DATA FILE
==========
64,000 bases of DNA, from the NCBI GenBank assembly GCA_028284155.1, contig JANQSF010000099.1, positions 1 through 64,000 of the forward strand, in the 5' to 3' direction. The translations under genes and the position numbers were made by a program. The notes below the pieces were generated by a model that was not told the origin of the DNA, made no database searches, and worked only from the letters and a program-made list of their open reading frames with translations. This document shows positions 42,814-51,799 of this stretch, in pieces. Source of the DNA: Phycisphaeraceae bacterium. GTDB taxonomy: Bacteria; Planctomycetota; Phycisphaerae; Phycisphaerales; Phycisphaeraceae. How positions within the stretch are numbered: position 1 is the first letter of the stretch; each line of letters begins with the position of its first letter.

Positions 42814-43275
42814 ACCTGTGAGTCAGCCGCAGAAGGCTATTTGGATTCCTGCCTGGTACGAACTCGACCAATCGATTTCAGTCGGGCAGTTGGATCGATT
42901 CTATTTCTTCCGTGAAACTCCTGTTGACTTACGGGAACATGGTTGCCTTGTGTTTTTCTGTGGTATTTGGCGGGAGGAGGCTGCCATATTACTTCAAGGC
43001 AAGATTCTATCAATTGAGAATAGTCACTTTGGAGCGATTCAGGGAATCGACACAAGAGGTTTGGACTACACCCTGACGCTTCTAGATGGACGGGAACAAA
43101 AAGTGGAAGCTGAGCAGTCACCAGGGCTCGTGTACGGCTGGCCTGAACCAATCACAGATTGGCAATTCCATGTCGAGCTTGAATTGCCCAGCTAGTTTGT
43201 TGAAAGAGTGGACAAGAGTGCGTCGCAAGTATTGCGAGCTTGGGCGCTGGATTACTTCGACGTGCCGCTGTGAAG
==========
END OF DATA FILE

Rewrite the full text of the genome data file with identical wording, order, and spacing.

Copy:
64,000 bases of DNA, from the NCBI GenBank assembly GCA_028284155.1, contig JANQSF010000099.1, positions 1 through 64,000 of the forward strand, in the 5' to 3' direction. The translations under genes and the position numbers were made by a program. The notes below the pieces were generated by a model that was not told the origin of the DNA, made no database searches, and worked only from the letters and a program-made list of their open reading frames with translations. This document shows positions 42,814-51,799 of this stretch, in pieces. Source of the DNA: Phycisphaeraceae bacterium. GTDB taxonomy: Bacteria; Planctomycetota; Phycisphaerae; Phycisphaerales; Phycisphaeraceae. How positions within the stretch are numbered: position 1 is the first letter of the stretch; each line of letters begins with the position of its first letter.

Positions 42814-43275
42814 ACCTGTGAGTCAGCCGCAGAAGGCTATTTGGATTCCTGCCTGGTACGAACTCGACCAATCGATTTCAGTCGGGCAGTTGGATCGATT
42901 CTATTTCTTCCGTGAAACTCCTGTTGACTTACGGGAACATGGTTGCCTTGTGTTTTTCTGTGGTATTTGGCGGGAGGAGGCTGCCATATTACTTCAAGGC
43001 AAGATTCTATCAATTGAGAATAGTCACTTTGGAGCGATTCAGGGAATCGACACAAGAGGTTTGGACTACACCCTGACGCTTCTAGATGGACGGGAACAAA
43101 AAGTGGAAGCTGAGCAGTCACCAGGGCTCGTGTACGGCTGGCCTGAACCAATCACAGATTGGCAATTCCATGTCGAGCTTGAATTGCCCAGCTAGTTTGT
43201 TGAAAGAGTGGACAAGAGTGCGTCGCAAGTATTGCGAGCTTGGGCGCTGGATTACTTCGACGTGCCGCTGTGAAG